Or is he saying that we are still as bad? On what basis then does he believe in any ethic worth pursuing sociopolitically, if he thinks everybody, Muslims and non-Muslims alike, are equally bad? On what basis is ethical progress to be pursued when all sides are equally bad? Where does the blueprint for progress come from?

The answer to that last question can not be rendered coherently when we try to explain our fellow PC MCs, for their heads and hearts are in a muddle about this. For our fellow Leftists, however, the question acquires increasing clarity the more radical they are (leading to the fork of Leftist Fascism or Leftist Communism): the blueprint for progress in their case derives from the utopian complex of modern Gnosticism, which seeks to destroy their own wicked West and replace it with, or transfigure it into, an immanentized eschaton. Beyond Leftist Revolution against the West lies a further, ultimate position, which may be crystallizing in our time: conversion to Islam — i.e., joining the Jihad against one’s own West. The Leftist terrorist of the 80s, “Carlos the Jackal”, for example, has precisely discovered this sublime way to express the self-hate he has been cultivating all his life. In his special prison cell outside Paris, he has converted to Islam, and has written a book about how the Communist ideal for world transformation is best realized through Islam.

At this juncture is where another twist on the Tu Quoque Fallacy is illuminated, for which I came up with a second coinage: the Ego Peior Fallacy. The word “peior” in Latin means “worse”. The term thus means, effectively:

“We are worse than they are”.

The Ego Peior is the ulterior position beneath the incoherence of the Eqo Quoque. No longer is the PC MC Westerner trying to argue that “We are just as bad as they are”. What he really intends is something even stranger: “We are actually worse than they are.”

Thus, often those who employ the Ego Quoque are not merely positing a level playing field of “Well, we are just as bad as they are”. Oftentimes what is lurking beneath the apparent equivalency of the Ego Quoque is the deeper Ego Peior — “We are worse than they are.”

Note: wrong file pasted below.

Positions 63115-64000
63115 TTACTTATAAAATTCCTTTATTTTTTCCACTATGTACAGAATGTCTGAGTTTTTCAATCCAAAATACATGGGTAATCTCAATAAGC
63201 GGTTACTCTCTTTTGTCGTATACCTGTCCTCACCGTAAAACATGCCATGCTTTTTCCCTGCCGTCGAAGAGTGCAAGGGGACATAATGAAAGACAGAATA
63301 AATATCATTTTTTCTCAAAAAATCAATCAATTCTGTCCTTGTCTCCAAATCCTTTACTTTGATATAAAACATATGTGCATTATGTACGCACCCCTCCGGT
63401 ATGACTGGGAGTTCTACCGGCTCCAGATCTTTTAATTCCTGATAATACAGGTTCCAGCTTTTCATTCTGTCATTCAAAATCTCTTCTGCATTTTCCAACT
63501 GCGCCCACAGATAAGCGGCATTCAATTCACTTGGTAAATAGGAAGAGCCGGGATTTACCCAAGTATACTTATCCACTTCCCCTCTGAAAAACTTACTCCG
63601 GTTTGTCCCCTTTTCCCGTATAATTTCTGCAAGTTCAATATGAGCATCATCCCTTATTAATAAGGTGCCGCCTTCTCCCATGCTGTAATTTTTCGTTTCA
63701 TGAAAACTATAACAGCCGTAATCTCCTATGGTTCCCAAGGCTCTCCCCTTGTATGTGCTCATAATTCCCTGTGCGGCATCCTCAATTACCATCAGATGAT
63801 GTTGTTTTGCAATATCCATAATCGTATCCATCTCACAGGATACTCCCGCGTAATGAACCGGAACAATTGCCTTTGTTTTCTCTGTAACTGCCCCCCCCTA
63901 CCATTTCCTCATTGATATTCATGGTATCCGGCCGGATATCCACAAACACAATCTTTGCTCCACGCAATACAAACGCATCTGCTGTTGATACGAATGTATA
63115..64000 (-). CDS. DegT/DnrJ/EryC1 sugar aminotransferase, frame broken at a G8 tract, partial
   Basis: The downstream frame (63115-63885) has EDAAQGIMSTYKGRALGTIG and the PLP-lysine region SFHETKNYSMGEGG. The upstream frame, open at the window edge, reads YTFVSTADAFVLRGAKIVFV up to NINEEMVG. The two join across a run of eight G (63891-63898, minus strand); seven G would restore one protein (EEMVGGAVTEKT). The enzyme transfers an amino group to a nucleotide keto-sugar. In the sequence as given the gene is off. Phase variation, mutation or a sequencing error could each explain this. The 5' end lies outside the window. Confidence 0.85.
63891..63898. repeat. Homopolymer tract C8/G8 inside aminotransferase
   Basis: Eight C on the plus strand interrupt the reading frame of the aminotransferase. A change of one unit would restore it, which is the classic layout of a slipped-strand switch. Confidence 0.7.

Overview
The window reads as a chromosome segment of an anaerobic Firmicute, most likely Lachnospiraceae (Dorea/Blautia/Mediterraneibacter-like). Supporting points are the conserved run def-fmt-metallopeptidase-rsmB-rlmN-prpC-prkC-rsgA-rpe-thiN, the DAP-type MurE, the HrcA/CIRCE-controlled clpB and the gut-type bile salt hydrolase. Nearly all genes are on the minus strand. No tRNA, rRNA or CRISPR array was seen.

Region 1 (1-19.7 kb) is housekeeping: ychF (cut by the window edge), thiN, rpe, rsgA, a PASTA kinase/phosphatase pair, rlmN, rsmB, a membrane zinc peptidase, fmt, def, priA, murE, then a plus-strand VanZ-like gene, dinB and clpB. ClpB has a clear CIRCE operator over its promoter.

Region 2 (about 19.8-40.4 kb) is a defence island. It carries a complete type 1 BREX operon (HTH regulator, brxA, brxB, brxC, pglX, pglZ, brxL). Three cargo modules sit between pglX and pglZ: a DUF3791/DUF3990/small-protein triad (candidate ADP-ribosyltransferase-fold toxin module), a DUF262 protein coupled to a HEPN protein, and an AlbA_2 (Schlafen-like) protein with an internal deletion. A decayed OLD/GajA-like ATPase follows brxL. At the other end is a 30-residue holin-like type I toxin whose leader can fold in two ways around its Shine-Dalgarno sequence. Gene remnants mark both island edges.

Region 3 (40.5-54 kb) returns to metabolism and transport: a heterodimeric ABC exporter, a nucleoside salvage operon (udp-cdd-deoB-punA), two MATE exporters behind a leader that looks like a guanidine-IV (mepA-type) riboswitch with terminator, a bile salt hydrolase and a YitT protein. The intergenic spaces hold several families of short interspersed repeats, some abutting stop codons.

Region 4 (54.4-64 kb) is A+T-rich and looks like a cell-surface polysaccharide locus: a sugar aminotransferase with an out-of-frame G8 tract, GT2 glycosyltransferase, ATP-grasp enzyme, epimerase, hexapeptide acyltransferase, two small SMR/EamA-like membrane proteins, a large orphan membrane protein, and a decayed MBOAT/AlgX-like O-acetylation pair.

The logical conclusion of this pathos can only be either to willingly submit as dhimmis to the superior civilization of Islam, or to convert to Islam and join the Jihad against one’s own worse West.

This, however, is an option — psychologically and subculturally — only for the disaffected Leftists of the West; the PC MCs of the West tend to prefer to try to maintain an incoherent balance between cultivating a glibly profound self-hatred and self-shame of their own West, while at the same time blithely enjoying — and even sustaining — its advantages.

The Ego Peior beneath the Ego Quoque is fundamentally incoherent, and the clearest formulation that can be wrested from it is the startling, and absurd, paradox I discovered to lie at the heart of Montaigne’s self-critique of his own West:

“We are worse because we are better.”

The fundamental incoherence of Ego Quoque can be kept in suspense virtually forever, as the interlocutor deploys other diversionary tactics either out of a muddled head deformed by PC MC, or out of a darker antipathy to the West that festers in Leftism.

In sum, the Tu Quoque/Ego Quoque/Ego Peior Complex does not really even rise to the level of a logical fallacy: it resembles more the elementary tactic of childish evasion, further warped by the neurosis of PC MC, or the psychosis of Leftism. All these deficiencies do not, however, prevent it from being used regularly and nearly universally, among our millions of fellow Westerners whenever one has the impertinence of raising criticisms of Islam and of its followers.

Further Reading:

For an extended analysis of the Tu Quoque/Ego Quoque/Ego Peior complex, see my essay on Montaigne.